Op/Ed

Letter to the editor: Vermont could lead with Peace Corps

On March 15, the Peace Corps ordered all volunteers to evacuate as soon as they could find a flight back to the U.S. This included 51 PCVs from Vermont along with over 7,000 others. Federal funding provided evacuation costs, two months of healthcare and a readjustment allowance based on months of service. Volunteers were directed to do two weeks of quarantine with the federal government providing lodging if the Peace Corps volunteer would be returning to a place in which those at high risk were housed. 
I applaud the Trump administration and Congress for acting together, but as our national, state and local responses to the pandemic continue, longer term measures will be needed to meet the needs of evacuees. Governor Scott has put out the call for Vermonters to help lift the burden of keeping people fed, sheltered and healthy during this public health crisis. State and local agencies that provide food, shelter and medications all require additional labor and are in greater demand during this crisis. More people power is needed to sort, pack, carry, build, manage, deliver, etc. at such agencies.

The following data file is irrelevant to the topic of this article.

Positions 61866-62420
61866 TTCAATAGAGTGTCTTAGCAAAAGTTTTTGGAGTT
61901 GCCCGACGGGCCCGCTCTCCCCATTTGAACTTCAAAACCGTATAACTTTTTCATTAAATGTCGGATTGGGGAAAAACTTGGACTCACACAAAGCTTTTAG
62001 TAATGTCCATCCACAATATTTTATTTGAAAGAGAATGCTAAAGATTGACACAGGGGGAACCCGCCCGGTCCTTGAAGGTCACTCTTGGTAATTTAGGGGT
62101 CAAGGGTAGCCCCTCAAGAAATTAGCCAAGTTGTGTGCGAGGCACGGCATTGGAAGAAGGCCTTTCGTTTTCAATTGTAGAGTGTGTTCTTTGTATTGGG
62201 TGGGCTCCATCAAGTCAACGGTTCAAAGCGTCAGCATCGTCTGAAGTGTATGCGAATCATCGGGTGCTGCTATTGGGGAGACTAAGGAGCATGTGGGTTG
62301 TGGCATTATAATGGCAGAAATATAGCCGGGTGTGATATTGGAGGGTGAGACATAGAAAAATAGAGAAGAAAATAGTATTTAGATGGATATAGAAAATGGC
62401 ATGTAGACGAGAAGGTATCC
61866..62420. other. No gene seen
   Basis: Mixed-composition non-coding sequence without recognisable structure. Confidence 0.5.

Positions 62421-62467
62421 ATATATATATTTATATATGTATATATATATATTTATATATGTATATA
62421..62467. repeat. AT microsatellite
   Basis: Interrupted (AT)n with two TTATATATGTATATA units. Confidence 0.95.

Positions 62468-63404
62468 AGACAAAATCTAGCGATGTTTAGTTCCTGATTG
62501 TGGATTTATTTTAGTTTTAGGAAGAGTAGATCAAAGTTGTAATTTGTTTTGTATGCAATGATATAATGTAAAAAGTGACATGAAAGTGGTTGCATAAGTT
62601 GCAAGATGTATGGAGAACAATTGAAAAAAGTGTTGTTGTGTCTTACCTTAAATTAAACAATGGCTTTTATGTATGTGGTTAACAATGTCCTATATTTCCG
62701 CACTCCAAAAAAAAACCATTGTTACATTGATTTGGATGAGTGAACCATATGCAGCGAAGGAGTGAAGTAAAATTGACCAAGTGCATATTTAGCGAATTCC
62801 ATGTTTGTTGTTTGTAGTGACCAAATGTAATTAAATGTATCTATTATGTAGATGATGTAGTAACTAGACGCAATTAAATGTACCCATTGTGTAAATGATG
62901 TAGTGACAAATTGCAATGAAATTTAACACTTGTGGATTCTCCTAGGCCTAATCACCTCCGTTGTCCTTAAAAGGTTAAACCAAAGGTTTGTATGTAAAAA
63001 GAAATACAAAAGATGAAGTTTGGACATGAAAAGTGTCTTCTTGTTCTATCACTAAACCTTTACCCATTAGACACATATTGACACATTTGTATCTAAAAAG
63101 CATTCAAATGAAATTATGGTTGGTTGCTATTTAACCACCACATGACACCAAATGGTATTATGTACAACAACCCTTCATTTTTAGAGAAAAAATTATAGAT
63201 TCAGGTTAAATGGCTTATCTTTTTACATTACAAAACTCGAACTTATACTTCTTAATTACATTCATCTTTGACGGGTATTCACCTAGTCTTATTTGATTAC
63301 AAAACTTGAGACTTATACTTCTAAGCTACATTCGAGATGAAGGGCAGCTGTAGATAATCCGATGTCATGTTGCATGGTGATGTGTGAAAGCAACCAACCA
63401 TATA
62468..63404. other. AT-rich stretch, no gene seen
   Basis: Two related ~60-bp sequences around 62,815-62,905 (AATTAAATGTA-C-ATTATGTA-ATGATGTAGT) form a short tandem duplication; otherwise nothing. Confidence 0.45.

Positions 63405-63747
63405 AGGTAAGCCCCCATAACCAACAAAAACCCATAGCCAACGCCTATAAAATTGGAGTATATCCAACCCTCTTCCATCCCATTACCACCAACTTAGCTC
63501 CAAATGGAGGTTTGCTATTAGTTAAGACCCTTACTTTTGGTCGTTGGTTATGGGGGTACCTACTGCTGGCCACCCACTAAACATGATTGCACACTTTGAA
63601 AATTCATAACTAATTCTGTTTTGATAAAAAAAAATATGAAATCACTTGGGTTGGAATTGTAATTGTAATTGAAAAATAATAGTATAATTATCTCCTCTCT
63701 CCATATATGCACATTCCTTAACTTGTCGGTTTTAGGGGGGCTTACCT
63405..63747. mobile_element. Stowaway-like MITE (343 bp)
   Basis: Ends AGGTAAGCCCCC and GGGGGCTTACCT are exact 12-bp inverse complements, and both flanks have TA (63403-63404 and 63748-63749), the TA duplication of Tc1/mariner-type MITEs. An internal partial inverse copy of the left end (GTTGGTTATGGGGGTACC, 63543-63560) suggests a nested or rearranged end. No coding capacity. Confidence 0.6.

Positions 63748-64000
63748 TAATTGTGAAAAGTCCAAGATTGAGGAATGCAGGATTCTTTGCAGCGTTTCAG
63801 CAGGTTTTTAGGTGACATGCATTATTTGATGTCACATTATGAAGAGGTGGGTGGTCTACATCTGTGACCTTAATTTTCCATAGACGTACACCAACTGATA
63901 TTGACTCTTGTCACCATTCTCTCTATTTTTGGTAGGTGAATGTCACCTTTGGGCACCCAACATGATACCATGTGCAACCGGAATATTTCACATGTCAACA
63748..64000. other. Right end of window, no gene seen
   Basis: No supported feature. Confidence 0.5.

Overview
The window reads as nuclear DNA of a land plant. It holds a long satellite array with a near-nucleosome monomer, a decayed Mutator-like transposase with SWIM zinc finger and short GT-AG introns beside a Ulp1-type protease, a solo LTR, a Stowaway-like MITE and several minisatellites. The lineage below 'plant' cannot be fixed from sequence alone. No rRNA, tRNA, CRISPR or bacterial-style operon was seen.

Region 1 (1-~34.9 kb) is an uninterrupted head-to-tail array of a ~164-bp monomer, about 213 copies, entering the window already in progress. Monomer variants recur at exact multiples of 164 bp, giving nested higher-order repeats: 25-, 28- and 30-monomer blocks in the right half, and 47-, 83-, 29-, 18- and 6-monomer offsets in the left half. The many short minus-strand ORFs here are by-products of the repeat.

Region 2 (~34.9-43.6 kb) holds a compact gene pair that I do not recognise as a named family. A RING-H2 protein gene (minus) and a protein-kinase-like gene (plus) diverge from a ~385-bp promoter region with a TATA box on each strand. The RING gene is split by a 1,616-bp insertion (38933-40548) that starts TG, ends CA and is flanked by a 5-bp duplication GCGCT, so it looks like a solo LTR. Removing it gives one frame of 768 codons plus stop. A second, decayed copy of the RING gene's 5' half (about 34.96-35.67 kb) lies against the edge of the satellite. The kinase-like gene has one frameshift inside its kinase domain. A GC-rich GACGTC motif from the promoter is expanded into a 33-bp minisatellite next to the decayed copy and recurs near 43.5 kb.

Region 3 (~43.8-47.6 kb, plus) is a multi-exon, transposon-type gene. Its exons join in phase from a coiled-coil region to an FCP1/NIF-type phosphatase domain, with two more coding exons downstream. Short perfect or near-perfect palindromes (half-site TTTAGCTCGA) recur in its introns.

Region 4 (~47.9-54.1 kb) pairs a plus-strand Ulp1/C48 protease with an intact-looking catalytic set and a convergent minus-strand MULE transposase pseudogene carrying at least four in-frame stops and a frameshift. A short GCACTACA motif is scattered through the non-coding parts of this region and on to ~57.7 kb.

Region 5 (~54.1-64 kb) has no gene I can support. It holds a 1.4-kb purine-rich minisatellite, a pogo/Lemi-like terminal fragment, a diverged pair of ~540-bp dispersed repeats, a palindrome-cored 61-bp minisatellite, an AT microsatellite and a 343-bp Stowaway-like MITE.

Most of the Volunteers are in their mid-twenties. If arrangements with a host country and the Peace Corps are renewed, many will re-apply, as required by the Peace Corps, and return to the work they were doing when they received the evacuation order. But now let Vermont take the lead nationally in recruiting evacuated Peace Corps volunteers to serve here at home in our time of need. The Volunteers are not eligible for unemployment, so let them keep their service contracts and provide them with health insurance as they fulfill critical positions in public service. This will be a model for the country in coping with the Corona-virus epidemic and in seeking a long-term measure to support our Peace Corps volunteers.
Jill Vickers
Bridport
Editor’s note: The writer was a Peace Corps volunteer in Afghanistan in 1969 and 1970.
 

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